Poem Made of East Sides

I trace the stitching of clouds in the blue sheet of sky stretching above the long slab of our lives, this autopsy I start with words, toe tagging the people we were.
Zip guns and the zigzag line of clothesline across the East Side sky. Your grandfather riding his bike, humming in Polish, Kishka and a loaf of bread in a bag. Before and after the wars, we are always riding our bikes in the rain.
The only light we have in our lives is the light from broken glass.
Nothing that is whole is art.
That woman I passed waiting in the rain, in her Wendy’s uniform, sitting on an overturned shopping cart someone had wheeled from the Plaza, tired of standing one time too many waiting for the bus.
Scoring in the Safeway parking lot.
The tight noose along the arm, the pock marked wrists. Michele you haunt me lately,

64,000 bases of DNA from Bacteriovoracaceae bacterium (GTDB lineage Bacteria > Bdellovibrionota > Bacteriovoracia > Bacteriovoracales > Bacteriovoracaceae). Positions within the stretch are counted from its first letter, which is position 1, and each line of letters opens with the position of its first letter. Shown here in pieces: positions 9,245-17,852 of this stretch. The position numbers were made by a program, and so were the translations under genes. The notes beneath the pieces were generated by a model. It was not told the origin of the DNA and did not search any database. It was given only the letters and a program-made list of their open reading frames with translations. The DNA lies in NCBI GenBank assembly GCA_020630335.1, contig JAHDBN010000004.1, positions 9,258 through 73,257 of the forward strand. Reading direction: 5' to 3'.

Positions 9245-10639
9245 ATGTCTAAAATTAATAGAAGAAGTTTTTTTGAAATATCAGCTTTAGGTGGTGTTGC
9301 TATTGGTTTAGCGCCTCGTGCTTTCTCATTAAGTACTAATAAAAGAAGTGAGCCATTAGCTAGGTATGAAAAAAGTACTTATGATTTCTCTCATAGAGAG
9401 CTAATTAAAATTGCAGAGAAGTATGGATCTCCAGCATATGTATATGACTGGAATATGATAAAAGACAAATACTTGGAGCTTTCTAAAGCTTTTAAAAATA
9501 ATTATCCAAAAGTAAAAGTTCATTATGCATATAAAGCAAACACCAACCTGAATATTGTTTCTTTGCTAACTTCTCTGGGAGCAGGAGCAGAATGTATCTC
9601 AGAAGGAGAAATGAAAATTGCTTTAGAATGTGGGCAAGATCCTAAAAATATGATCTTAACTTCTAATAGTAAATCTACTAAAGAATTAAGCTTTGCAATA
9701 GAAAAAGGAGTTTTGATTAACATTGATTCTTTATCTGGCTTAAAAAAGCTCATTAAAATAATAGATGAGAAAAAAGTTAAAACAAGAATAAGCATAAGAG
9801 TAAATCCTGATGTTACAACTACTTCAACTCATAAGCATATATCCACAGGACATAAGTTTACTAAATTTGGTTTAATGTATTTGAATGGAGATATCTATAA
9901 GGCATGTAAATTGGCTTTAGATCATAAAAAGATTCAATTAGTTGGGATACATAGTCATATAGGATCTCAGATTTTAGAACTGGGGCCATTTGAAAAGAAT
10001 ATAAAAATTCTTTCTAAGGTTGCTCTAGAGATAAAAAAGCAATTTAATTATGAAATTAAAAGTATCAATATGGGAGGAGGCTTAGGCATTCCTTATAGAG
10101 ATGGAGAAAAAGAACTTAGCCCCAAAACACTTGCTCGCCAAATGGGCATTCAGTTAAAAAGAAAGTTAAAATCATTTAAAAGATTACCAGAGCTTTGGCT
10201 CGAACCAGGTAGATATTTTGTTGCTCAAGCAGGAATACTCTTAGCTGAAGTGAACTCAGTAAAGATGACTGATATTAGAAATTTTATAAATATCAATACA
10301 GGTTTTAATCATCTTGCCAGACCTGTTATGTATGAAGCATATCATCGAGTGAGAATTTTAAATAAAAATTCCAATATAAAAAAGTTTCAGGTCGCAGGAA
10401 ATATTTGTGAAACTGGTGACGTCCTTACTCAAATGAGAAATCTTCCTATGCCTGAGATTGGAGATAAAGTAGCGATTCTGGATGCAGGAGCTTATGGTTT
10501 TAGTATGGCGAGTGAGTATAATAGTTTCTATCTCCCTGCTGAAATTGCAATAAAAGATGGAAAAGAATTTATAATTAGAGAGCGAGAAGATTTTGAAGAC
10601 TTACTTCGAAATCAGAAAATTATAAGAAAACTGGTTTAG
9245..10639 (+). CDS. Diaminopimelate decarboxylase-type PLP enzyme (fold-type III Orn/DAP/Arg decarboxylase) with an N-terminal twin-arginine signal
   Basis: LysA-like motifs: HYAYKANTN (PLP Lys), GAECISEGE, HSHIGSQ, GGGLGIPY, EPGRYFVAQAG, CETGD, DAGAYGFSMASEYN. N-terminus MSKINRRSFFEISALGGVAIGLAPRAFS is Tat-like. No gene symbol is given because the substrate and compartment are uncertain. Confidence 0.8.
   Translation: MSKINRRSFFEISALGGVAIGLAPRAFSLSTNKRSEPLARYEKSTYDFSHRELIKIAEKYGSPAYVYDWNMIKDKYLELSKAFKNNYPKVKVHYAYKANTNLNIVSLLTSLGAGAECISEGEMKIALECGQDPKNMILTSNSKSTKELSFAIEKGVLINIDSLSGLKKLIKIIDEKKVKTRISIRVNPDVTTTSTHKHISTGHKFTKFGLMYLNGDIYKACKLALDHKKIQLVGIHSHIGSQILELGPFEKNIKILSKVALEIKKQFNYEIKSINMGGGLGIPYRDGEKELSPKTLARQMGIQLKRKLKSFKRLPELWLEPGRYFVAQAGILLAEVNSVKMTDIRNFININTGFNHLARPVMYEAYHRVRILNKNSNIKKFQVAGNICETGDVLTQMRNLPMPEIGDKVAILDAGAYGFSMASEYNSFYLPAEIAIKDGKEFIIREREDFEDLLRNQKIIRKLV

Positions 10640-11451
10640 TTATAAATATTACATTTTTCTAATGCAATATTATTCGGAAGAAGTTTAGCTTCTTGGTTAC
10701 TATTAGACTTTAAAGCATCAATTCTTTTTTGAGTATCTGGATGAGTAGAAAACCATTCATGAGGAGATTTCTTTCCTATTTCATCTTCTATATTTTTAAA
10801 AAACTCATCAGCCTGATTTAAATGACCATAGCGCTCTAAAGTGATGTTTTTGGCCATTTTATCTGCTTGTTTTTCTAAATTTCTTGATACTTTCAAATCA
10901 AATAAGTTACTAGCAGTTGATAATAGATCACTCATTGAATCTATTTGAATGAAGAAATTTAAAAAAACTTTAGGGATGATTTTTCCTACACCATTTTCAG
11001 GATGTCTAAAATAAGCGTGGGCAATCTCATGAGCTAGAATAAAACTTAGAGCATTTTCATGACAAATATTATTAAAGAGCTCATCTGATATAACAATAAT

20 years ago, in a East side three flight tenement (we used to walk up three flights of outside stairs to get to your room, to get to how many rooms? We didn’t question anything back then.)
“I think of my mother, the chemo, the endless tests, her pocked arm.”
The difference is when I see a hypodermic I don’t see my childhood
doctor, the visit, the memory of first shots, I see my dead.
I walked by a doorway in Cleveland Heights, an addict or runaway or both, a girl with a nose ring, the wisp of her thick eyebrows, her dirty dreadlocked white girl hair, with the face of someone
I used to know, a name I uttered softly as the rain falling on both our heads.
The shine of a stranger’s hand as she reaches towards me.

The bruises on our elbows and shins.

We are two lanterns burning our own inexhaustible oils.

We are the outstretched autobiography of our razored limbs.

***

Sean Thomas Dougherty is the author or editor of 13 books including All You Ask for Is Longing: Poems 1994- 2014 (2014 BOA Editions) and Scything Grace (2013 Etruscan Press). Recent poems in North American Review, and Best American Poetry 2014. He works in a pool hall in Erie, PA.

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